Now's the time to go out with your husband or wife on a date and say all those wonderful words you said before you were married! Now is the time to restore that love you once enjoyed with candlelight dinners, music, time together and delightful conversations.

• Recall the beginning of your family and the joys of that time. Advance the time frame a little and recall those tremendously exciting times when you had your first baby boy or girl. The birth of your firstborn was so dramatic, so filled with emotion, something you had never experienced before.

When other children came along, each one added in a special way to your family. Recall and discuss the beginning of your family and the incredible joys that came with that wonderful time.

• Review the growth of your family members and where they are today. As time moved on, your children grew up and each one was different. Their personalities were different and their gifts and desires differed far more than you could have imagined.

You worked through those wonderful times and allowed each child to realize his or her potential. So talk about them, discuss them and share your thankfulness for their good qualities today.

• Communication is a two-way street. There's a truism about communication between two people: It goes both ways. If a husband thinks that communication in a marriage means that he talks and she listens, you can expect difficulties. If a wife thinks that communication means for her husband to learn from her intuition, she may be forfeiting his logic (or vice versa).

Both husband and wife should realize the great potential of good communication—that there are great blessings in both speaking and listening.

• "Fight fair" by addressing issues rather than personalities. No marriage will benefit from fighting, especially when the fighting focuses on each other's personality and character. Carping, nagging, belittling and bullying do not belong in a good marriage. The term "fight fair" refers to addressing issues, not personalities. If a husband and wife disagree on an issue, they should be sure to focus on the issue and not each one's perception of the other's personality or character.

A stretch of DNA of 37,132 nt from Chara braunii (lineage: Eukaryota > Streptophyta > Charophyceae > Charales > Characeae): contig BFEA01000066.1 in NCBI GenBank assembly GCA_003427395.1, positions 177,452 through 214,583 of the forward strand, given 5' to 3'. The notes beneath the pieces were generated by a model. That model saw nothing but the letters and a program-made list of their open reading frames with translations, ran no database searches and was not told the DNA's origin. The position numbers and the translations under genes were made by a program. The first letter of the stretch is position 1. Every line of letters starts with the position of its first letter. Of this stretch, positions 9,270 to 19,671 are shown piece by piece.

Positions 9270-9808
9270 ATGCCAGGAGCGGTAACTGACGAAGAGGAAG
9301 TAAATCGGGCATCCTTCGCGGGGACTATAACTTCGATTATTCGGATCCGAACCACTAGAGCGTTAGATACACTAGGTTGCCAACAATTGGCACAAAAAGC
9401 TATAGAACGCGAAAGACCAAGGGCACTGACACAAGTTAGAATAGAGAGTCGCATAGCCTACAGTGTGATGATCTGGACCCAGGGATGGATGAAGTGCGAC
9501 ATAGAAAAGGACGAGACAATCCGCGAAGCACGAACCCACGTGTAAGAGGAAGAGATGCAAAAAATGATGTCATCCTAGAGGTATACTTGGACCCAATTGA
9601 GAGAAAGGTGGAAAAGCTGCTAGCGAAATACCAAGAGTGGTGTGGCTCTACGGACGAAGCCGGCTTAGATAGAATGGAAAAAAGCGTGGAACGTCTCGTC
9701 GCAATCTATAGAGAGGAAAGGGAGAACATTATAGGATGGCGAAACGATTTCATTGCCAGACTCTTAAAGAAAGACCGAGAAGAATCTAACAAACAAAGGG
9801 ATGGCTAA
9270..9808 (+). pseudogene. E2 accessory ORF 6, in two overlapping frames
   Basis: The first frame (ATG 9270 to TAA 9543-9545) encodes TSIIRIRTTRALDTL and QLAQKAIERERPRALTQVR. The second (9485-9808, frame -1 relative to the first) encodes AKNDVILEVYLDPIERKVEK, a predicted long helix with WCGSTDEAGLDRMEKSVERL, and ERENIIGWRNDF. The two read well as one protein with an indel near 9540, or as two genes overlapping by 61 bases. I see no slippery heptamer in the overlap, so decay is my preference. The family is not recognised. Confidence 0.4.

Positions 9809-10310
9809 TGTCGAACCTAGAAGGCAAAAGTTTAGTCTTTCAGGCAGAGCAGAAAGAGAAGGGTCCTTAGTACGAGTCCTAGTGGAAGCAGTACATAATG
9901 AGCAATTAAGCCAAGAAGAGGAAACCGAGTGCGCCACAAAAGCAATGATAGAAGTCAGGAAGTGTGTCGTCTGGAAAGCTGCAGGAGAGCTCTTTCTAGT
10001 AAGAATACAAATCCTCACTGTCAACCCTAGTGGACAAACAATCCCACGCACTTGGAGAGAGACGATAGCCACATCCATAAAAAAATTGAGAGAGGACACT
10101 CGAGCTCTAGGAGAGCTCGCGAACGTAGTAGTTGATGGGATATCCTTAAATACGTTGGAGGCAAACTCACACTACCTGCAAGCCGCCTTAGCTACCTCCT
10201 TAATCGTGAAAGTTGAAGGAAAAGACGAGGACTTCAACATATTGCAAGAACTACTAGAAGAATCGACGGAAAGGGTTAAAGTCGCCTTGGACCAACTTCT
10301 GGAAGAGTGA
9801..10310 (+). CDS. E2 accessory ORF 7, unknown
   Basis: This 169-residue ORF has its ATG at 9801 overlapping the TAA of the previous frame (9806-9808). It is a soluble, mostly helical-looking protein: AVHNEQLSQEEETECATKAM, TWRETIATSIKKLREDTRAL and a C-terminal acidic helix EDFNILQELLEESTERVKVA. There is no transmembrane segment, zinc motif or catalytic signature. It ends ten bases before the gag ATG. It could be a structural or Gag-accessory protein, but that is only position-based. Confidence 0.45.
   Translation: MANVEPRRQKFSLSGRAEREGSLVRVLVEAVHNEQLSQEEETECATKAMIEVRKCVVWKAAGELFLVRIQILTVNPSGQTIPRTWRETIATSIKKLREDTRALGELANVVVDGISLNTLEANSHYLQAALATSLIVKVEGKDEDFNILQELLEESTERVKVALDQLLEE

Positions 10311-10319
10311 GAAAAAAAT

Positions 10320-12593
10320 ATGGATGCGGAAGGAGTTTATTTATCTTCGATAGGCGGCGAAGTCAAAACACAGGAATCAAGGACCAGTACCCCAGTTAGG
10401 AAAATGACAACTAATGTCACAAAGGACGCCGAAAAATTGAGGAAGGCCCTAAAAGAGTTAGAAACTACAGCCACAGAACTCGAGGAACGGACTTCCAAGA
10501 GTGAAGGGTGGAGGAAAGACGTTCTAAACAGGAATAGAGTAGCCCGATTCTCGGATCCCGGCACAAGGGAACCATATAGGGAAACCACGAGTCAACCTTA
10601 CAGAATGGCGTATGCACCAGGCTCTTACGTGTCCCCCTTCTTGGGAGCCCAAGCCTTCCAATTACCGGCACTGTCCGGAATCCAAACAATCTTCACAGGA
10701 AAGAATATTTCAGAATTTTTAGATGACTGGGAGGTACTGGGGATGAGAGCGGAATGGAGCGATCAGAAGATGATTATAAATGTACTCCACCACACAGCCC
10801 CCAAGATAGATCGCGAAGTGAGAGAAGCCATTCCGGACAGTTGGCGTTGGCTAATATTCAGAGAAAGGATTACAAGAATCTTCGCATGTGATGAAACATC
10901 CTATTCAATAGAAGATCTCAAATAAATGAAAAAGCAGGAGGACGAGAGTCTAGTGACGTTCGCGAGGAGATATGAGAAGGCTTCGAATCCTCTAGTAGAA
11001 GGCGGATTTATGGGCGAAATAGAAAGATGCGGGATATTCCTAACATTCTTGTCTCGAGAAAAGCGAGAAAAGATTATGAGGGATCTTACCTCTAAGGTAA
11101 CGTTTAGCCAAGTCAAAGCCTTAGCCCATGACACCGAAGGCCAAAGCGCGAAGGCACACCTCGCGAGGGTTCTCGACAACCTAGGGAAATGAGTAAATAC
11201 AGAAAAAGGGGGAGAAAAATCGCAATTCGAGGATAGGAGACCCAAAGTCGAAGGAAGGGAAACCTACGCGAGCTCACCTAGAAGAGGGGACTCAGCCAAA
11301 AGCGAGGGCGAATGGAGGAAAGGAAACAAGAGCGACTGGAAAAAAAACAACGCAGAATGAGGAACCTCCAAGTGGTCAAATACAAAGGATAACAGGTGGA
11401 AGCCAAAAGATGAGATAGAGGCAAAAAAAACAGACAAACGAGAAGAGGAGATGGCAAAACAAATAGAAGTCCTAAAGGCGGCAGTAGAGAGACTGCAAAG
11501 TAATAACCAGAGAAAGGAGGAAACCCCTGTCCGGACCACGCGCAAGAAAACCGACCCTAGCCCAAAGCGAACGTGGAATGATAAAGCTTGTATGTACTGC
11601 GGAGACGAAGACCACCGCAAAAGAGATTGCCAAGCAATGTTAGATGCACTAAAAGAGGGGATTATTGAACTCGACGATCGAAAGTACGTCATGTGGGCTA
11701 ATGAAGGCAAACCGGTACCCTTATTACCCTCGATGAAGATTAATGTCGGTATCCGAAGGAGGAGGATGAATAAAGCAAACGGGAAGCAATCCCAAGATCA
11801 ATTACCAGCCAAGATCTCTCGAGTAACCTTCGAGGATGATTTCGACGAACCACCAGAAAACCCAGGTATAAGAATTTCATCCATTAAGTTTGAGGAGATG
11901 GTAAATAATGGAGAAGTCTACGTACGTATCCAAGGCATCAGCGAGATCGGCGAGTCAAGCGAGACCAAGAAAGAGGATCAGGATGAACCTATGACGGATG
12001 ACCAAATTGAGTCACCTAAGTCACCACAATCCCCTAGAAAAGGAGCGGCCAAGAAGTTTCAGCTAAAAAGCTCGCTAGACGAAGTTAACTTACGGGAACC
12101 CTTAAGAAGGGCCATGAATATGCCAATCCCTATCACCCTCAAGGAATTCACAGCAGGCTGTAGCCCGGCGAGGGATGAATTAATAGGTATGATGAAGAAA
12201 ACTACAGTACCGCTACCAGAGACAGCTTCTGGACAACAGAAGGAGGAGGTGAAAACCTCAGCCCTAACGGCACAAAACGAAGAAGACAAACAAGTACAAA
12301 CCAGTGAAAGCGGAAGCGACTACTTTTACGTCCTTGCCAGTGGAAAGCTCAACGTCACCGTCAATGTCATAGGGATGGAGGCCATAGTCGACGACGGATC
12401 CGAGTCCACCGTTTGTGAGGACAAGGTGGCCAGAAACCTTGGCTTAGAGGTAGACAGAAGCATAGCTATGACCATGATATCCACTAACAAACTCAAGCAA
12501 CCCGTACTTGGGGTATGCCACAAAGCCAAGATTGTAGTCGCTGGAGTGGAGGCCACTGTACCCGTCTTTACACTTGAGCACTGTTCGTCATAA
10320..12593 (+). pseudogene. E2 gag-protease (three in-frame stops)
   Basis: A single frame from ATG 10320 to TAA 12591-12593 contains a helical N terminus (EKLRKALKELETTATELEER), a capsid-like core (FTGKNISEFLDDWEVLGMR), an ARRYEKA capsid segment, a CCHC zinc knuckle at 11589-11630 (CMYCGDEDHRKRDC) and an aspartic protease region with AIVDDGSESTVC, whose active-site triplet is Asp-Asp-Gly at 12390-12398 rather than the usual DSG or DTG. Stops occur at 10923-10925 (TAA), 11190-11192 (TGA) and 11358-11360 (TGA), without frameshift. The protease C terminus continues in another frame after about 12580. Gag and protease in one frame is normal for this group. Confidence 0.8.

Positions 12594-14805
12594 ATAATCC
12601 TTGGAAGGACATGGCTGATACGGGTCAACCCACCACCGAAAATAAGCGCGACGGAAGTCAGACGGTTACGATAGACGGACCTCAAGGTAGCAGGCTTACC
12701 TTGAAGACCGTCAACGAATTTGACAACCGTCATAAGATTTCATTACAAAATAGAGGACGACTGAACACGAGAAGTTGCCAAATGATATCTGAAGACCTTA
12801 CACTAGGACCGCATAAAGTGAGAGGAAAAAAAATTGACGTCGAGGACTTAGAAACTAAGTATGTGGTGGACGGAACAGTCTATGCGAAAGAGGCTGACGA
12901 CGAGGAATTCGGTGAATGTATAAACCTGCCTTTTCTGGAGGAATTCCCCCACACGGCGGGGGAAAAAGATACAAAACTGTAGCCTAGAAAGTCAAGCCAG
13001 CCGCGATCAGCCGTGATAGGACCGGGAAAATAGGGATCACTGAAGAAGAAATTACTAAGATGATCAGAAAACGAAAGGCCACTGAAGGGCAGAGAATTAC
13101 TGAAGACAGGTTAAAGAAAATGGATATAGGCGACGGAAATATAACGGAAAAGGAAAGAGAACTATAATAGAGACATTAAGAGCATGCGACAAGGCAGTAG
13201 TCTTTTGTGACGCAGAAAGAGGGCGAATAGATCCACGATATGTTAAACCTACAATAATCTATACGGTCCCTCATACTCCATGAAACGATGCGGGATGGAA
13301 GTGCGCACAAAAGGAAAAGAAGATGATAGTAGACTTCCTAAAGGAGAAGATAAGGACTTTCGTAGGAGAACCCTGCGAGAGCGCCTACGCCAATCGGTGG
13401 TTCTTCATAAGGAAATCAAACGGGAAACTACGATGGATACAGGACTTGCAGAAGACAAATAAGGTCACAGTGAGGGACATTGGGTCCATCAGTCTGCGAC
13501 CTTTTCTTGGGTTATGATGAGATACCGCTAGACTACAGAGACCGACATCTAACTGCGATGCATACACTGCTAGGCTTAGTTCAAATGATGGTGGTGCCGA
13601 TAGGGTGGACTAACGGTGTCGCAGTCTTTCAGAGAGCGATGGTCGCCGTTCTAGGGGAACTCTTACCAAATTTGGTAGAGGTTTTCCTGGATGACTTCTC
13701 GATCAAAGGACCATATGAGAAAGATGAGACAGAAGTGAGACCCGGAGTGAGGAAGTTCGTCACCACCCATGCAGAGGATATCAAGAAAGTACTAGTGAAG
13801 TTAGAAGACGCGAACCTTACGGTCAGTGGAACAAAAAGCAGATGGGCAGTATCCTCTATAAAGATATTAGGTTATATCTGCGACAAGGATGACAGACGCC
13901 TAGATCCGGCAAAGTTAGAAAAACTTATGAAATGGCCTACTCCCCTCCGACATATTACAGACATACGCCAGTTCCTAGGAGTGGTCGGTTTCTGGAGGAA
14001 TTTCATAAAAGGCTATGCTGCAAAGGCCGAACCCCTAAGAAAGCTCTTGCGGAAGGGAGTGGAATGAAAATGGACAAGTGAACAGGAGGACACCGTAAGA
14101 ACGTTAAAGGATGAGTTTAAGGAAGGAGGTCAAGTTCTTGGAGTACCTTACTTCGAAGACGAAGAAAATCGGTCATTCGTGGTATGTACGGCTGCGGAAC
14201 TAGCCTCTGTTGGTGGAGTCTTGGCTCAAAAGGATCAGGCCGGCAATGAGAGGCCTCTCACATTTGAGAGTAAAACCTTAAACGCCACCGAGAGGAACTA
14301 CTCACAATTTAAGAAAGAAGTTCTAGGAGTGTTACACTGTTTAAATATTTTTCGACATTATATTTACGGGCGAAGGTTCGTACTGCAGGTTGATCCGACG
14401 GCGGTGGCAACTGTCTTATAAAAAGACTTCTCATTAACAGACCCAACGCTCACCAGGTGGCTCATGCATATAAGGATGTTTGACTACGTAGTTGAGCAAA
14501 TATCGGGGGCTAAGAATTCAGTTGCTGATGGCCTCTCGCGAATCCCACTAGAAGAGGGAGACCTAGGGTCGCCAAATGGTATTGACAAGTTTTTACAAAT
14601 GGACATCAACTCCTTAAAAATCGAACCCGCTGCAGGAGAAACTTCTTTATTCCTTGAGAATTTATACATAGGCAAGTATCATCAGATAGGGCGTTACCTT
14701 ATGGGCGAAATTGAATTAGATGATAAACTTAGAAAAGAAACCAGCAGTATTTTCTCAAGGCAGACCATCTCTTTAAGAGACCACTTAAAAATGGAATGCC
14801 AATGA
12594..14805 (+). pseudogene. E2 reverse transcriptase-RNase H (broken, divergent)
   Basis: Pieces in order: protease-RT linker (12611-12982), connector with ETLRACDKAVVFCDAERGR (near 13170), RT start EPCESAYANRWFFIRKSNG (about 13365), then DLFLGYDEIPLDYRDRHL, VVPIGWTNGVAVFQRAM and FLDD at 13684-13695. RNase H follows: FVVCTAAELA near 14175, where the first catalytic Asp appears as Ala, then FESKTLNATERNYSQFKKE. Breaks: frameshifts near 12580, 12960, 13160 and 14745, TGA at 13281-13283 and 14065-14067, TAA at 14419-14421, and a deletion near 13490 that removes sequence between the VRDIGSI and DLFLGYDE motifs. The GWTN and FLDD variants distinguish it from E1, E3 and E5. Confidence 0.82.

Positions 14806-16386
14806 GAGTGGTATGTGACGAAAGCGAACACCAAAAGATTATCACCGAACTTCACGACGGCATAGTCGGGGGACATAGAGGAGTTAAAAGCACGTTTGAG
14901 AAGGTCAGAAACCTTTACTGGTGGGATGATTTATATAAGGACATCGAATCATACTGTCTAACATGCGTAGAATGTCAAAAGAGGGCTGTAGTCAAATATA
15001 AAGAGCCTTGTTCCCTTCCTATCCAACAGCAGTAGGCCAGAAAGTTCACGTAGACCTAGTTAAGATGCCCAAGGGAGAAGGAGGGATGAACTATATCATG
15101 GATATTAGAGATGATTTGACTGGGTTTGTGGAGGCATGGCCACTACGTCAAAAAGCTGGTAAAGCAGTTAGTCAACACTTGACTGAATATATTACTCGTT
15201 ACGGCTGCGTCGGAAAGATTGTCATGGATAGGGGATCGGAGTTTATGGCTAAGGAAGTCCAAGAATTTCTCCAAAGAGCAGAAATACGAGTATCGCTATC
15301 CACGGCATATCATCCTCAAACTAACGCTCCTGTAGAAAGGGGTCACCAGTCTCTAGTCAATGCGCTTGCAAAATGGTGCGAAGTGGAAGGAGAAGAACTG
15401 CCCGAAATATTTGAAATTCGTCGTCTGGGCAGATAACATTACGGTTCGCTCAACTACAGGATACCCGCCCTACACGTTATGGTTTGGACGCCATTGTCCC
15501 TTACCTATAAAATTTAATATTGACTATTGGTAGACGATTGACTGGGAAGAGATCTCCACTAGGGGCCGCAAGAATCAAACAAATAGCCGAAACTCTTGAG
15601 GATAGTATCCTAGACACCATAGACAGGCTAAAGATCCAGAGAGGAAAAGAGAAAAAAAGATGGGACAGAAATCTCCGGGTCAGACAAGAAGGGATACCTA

Besides, one or both might not perceive the other person accurately. How many times have you felt that your mate did not perceive you correctly? Think about that the next time you disagree on an issue of importance. Each mate should give a wide berth to attacks on personality and character. When you disagree, pause and take the time to discuss the issue you are disagreeing about.

• Be sure you make up. What does it really take? Some people have kidded that they love to fight because it's so much fun to make up. Those who actually practice this are playing "marriage roulette," though, because the more one demeans his or her partner's character, the more emotional scars remain.

Words are powerful. Damaging words hurt terribly. If you don't believe it, consider this: Why is it that you always seem to remember the damaging, thoughtless character assassinations others have inflicted on you in past years?

Never demean one another's character or belittle the other's personality. Instead, try a peaceful approach and encouragement. Always look for the good in him or her. Compliment your mate's personality and character, for you are now one and no longer two (Genesis:2:24), and no one ever hated his own flesh (Ephesians:5:29).

Some keys to making up are covered in the sidebar "Four Words That Can Transform a Troubled Marriage".

• Practice sacrifice and service. Frankly, the debilitating state of marriage today is often fueled by one or both partners' selfishness and desire for instant gratification. After all, television programs, movies, music and immoral or amoral publications are pervasive, and they do have terrible effects on society—including the institution of marriage.

Truly happy and satisfying marriages are based on giving, not on getting. When both mates sacrifice for each other and begin to serve one another, their marriage improves overnight. This one act alone can turn a marriage around almost instantly. Don't get caught up in the trap of this world's hedonistic and amoral notions. It doesn't make any difference if most people live this way. If millions of people do a stupid thing, it's still stupid.

• Look on your mate's strengths and let him or her know you appreciate them. What are your wife's strengths? Is she good with domestic things like cooking you a great meal? Is she good at helping you around the house, or shopping, or finances, or giving you insight as to your job or other commitments? Is she hospitable and helpful to others?

Whatever her strengths, let her know you appreciate them. And you can be sure she has strengths that help make your marriage stronger.

What are your husband's strengths? Is he a good provider, a good father and one who helps you around the house? Whatever his strengths—and he has some!—let him know that you appreciate them. Don't be abstract in telling your mate you appreciate his or her strengths; be specific and do this often— very often.